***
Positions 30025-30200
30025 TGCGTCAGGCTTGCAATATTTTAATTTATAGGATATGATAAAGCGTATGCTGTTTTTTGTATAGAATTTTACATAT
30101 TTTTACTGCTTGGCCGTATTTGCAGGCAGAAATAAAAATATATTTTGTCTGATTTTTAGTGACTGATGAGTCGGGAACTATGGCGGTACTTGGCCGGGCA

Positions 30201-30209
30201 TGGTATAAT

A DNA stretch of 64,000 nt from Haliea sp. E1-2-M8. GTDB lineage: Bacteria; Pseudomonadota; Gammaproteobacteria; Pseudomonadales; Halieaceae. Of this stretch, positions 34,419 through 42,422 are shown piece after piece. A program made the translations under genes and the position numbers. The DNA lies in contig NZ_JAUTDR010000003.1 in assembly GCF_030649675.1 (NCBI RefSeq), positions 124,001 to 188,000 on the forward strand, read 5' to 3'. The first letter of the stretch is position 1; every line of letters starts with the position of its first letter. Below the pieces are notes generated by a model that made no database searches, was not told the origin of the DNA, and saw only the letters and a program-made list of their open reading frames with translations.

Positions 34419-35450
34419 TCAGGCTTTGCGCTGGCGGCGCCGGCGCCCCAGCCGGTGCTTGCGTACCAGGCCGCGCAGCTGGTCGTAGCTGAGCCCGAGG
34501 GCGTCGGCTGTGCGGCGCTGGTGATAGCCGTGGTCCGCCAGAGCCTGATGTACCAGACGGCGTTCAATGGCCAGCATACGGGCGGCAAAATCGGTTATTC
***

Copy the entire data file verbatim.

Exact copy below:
Positions 30025-30200
30025 TGCGTCAGGCTTGCAATATTTTAATTTATAGGATATGATAAAGCGTATGCTGTTTTTTGTATAGAATTTTACATAT
30101 TTTTACTGCTTGGCCGTATTTGCAGGCAGAAATAAAAATATATTTTGTCTGATTTTTAGTGACTGATGAGTCGGGAACTATGGCGGTACTTGGCCGGGCA

Positions 30201-30209
30201 TGGTATAAT

A DNA stretch of 64,000 nt from Haliea sp. E1-2-M8. GTDB lineage: Bacteria; Pseudomonadota; Gammaproteobacteria; Pseudomonadales; Halieaceae. Of this stretch, positions 34,419 through 42,422 are shown piece after piece. A program made the translations under genes and the position numbers. The DNA lies in contig NZ_JAUTDR010000003.1 in assembly GCF_030649675.1 (NCBI RefSeq), positions 124,001 to 188,000 on the forward strand, read 5' to 3'. The first letter of the stretch is position 1; every line of letters starts with the position of its first letter. Below the pieces are notes generated by a model that made no database searches, was not told the origin of the DNA, and saw only the letters and a program-made list of their open reading frames with translations.

Positions 34419-35450
34419 TCAGGCTTTGCGCTGGCGGCGCCGGCGCCCCAGCCGGTGCTTGCGTACCAGGCCGCGCAGCTGGTCGTAGCTGAGCCCGAGG
34501 GCGTCGGCTGTGCGGCGCTGGTGATAGCCGTGGTCCGCCAGAGCCTGATGTACCAGACGGCGTTCAATGGCCAGCATACGGGCGGCAAAATCGGTTATTC